Stability of food webs
Mathematical modeling in food webs has raised the question of whether complex or simple food webs are more stable. Until the last decade, it was believed that soil food webs were relatively simple, with low degrees of connectance and omnivory. These ideas stemmed from the mathematical models of May which predicted that complexity destabilized food webs. May used community matrices in which species were randomly linked with random interaction strength to show that local stability decreases with complexity (measured as connectance), diversity, and average interaction strength among species.
The use of such random community matrices attracted much criticism. In other areas of ecology, it was realized that the food webs used to make these models were grossly oversimplified and did not represent the complexity of real ecosystems. It also became clear that soil food webs did not conform to these predictions. Soil ecologists discovered that omnivory in food webs was common, and that food chains could be long and complex and still remain resistant to disturbance by drying, freezing, and fumigation.
But why are complex food web more stable? Many of the barriers to top-down trophic cascades also promote stability. Complex food webs may be more stable if the interaction strengths are weak and soil food webs appear to consist of many weak interactions and a few strong ones. Donor controlled food webs may be inherently more stable, because it is difficult for primary consumers to overtax their resources. The structure of the soil also acts as a buffer, separating organisms and preventing strong interactions. Many soil organisms, for example bacteria, can remain dormant through difficult times and reproduce quickly once conditions improve, making them resilient to disturbance.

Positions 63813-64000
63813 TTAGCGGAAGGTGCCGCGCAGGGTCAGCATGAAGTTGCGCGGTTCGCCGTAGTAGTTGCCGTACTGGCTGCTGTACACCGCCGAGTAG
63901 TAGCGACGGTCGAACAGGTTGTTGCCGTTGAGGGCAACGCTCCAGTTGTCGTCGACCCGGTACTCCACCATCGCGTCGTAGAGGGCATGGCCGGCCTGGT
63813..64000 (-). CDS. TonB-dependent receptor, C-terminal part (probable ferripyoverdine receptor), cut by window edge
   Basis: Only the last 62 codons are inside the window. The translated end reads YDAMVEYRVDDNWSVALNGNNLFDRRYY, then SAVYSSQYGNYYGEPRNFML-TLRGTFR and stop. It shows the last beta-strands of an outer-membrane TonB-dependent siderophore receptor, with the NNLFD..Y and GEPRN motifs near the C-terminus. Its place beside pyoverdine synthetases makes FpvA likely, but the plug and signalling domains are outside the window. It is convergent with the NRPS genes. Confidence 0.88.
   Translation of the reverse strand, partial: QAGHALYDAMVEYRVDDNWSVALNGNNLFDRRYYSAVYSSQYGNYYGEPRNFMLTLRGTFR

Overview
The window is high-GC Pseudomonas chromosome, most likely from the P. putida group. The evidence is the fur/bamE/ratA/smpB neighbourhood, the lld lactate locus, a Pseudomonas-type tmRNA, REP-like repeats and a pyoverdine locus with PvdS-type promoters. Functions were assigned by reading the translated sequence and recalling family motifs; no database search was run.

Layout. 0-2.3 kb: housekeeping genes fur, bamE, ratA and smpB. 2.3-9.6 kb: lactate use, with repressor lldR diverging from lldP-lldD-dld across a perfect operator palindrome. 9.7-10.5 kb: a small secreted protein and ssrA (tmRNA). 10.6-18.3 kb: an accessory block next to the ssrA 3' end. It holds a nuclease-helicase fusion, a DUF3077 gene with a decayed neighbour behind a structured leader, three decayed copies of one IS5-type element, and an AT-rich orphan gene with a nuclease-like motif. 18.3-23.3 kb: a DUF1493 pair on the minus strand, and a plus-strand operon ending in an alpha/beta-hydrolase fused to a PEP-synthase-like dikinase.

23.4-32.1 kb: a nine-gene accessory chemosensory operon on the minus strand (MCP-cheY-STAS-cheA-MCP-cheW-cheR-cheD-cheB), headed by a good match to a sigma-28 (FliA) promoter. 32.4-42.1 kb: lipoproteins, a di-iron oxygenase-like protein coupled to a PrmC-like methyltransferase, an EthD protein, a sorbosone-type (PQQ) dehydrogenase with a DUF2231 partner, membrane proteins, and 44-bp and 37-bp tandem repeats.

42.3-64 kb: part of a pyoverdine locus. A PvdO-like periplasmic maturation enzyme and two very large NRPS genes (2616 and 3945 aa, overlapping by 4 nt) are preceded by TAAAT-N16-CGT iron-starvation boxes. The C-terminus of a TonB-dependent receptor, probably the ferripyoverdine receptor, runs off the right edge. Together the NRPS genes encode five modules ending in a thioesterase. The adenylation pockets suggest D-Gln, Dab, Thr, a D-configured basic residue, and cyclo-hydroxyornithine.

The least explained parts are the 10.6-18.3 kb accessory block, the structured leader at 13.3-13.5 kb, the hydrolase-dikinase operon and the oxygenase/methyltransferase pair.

Despite their complexity, some interactions between species in the soil are not easily classified by food webs. Litter transformers, mutualists, and ecosystem engineers all have strong impacts on their communities that cannot be characterized as either top-down or bottom-up.
Litter transformers, such as isopods, consume dead plants and excrete fecal pellets. While on the surface this may not seem impressive, the fecal pellets are moister and higher in nutrients than the surrounding soil, which favors colonization by bacteria and fungi. Decomposition of the fecal pellet by the microbes increases its nutrient value and the isopod is able to re-ingest the pellets. When the isopods consume nutrient-poor litter, the microbes enrich it for them and isopods prevented from eating their own feces can die. This mutualistic relationship has been called an “external rumen”, similar to the mutualistic relationship between bacteria and cows. While the bacterial symbionts of cows live inside the rumen of their stomach, isopods depend on microbes outside their body.
Ecosystems engineers, such as earthworms, modify their environment and create habitat for other smaller organisms. Earthworms also stimulate microbial activity by increasing soil aeration and moisture, and transporting litter into the ground where it becomes available to other soil fauna. In aboveground and aquatic food webs, the literature assumes that the most important interactions are competition and predation. While soil food webs fit these sorts of interactions well, future research needs to include more complex interactions such as mutualisms and habitat modification.
While they cannot characterize all interactions, soil food webs remain a useful tool for describing ecosystems. The interactions between species in the soil and their effect on decomposition continue to be well studied. Much remains unknown, however, about soil food webs stability and how food webs change over time. This knowledge is critical to understanding how food webs affect important qualities such as soil fertility.